As the year ends, it's a good time to reflect on the accomplishments of the past twelve months. One of the biggest successes of 2018 would have to be the Scholarship Gala in September.
In late October, I gave a welcome speech to the first graduating class of AGC Prime Time, a course for DBE subcontractors working to expand operations in the heavy highway industry. I was asked to speak about the value of AGC for developing subcontractors.
TxDOT welcomed AGC of Texas members to join their annual TxDOT Maintenance and Traffic Operations Conference, held September 5-7 at the downtown Fort Worth Convention Center. A first for AGC members, attendance quickly exceeded original estimates by hundreds, with a total of approximately 1600 attendees.
For President-Elect Trey Pebley, the Administrative Conference is a place for families to grow in the AGC community. “The one thing that really stands out to me in regards to the Administrative Conference is the number of kids that are attending. We are steadily seeing that number increase and that is great to see. In the past, there were a few families attending but now you see families everywhere. I think this large contingent of kids brings energy and a sense of the future to the AGC. Any organization that has its future leaders attending conferences like this is setting itself up for continued success.”
The construction industry is simultaneously experiencing record high levels of activity and a record low pool of skilled workers which, left unaddressed, will have a long-lasting impact on the industry’s future. Recent surveys from AGC of America support the government estimates. In August, eighty percent of AGC members reported hard times filling craft positions. The industry has long identified the crisis and has worked with local secondary and post-secondary educators to expose young adults to the value of working in the construction industry.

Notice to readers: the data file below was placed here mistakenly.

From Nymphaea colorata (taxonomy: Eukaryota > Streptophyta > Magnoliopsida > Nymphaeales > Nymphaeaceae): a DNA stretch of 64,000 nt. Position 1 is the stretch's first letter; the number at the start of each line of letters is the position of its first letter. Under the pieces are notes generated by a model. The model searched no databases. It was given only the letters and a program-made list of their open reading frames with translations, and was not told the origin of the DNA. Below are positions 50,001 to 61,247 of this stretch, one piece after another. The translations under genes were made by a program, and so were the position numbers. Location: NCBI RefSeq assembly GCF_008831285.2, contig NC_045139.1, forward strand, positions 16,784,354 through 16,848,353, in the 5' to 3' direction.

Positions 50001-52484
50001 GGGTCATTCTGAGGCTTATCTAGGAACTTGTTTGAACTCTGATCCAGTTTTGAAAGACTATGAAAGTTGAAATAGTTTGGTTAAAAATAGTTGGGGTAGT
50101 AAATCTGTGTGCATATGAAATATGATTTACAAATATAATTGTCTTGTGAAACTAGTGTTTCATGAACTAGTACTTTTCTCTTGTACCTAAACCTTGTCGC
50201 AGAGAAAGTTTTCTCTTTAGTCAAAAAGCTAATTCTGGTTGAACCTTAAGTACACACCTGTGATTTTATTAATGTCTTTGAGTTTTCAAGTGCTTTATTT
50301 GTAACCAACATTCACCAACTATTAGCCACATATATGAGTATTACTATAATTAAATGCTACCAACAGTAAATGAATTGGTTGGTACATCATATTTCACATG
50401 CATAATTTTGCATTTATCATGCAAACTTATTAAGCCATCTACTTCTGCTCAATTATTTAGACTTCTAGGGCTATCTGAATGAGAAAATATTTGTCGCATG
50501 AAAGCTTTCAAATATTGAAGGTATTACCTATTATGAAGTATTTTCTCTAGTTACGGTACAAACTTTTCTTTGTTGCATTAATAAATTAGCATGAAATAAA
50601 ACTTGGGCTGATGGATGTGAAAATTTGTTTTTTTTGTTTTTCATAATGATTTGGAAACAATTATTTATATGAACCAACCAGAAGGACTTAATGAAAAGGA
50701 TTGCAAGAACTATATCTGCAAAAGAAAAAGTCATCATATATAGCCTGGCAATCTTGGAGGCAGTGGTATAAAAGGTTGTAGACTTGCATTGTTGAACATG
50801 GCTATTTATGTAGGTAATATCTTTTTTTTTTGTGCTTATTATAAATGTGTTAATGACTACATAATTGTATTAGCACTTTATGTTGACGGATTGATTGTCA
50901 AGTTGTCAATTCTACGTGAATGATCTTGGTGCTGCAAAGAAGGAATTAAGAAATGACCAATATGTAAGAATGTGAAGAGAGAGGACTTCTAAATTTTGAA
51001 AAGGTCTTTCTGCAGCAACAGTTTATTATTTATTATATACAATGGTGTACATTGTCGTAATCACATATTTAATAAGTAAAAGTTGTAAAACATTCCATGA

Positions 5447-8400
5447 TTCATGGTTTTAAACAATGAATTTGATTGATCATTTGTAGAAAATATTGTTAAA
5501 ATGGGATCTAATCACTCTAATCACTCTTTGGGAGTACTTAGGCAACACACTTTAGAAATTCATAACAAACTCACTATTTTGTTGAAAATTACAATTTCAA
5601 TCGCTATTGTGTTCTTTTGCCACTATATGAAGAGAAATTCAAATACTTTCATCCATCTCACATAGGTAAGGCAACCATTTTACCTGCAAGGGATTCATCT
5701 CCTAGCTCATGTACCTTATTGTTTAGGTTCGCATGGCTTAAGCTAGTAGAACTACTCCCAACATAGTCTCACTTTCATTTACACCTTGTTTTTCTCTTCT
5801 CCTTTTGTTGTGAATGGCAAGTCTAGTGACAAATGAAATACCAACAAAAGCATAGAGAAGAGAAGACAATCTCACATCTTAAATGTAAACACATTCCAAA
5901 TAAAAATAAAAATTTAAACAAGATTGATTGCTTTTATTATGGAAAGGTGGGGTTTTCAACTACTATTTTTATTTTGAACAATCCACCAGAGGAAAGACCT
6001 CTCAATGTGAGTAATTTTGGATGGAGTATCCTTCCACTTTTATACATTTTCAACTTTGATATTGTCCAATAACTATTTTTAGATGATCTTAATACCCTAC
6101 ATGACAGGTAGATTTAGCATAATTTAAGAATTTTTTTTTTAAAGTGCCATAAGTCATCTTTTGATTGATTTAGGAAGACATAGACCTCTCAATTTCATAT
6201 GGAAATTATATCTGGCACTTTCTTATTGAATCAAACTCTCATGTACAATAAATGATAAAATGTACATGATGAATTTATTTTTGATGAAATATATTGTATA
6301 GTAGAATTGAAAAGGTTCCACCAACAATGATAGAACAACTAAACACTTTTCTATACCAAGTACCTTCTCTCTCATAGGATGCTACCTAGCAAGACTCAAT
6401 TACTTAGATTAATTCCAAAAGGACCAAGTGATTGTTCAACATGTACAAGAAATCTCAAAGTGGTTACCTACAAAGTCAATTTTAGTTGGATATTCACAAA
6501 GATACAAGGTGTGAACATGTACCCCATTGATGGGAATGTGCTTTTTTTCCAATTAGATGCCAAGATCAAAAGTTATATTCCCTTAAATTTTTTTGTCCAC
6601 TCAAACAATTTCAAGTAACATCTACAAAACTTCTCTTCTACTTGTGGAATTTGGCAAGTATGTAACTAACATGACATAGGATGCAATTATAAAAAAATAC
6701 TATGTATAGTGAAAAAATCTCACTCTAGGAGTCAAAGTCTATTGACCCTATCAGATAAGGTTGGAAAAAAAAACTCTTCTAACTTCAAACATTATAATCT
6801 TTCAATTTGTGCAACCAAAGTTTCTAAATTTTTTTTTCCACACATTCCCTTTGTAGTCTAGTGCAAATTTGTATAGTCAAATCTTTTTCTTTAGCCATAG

Whether caused by permitted trucks that are improperly loaded, non-permitted vehicles with excessively large equipment, or dump trucks that are driven with their beds in the elevated position – which happens more often than you would think – over-height bridge strikes are a reality across the state of Texas. These strikes can endanger lives, do considerable damage, tie up traffic and require costly repairs. And at the Texas Department of Transportation, we’re working on ways to prevent such strikes before they occur.
A record 420 folks attended the 7th Annual Executive Safety Conference at the Palmer Event Center, with 25 Award Recipients of t he first ever Texas Bluebonnet Safety Awards. Eleven were also recognized with the National AGC Safety Award as well. The t heme for t his year ’s conference was “Mission Zero: Leading the Charge.” Luncheon speakers included AGC President Chad Clark and TxDOT Director of District Operations Randy Hopmann.
The publication of this article will likely coincide with the one-year anniversary of my appointment by the Board of Directors to serve as Executive Vice President. What an exciting, challenging, and busy year it has been. We have successfully closed out another fiscal year for the Texas Department of Transportation with record-setting monthly highway lettings in excess of $1 billion for the past three months. At fiscal year-end, the department has awarded approximately 1,900 projects totaling close to $8 billion.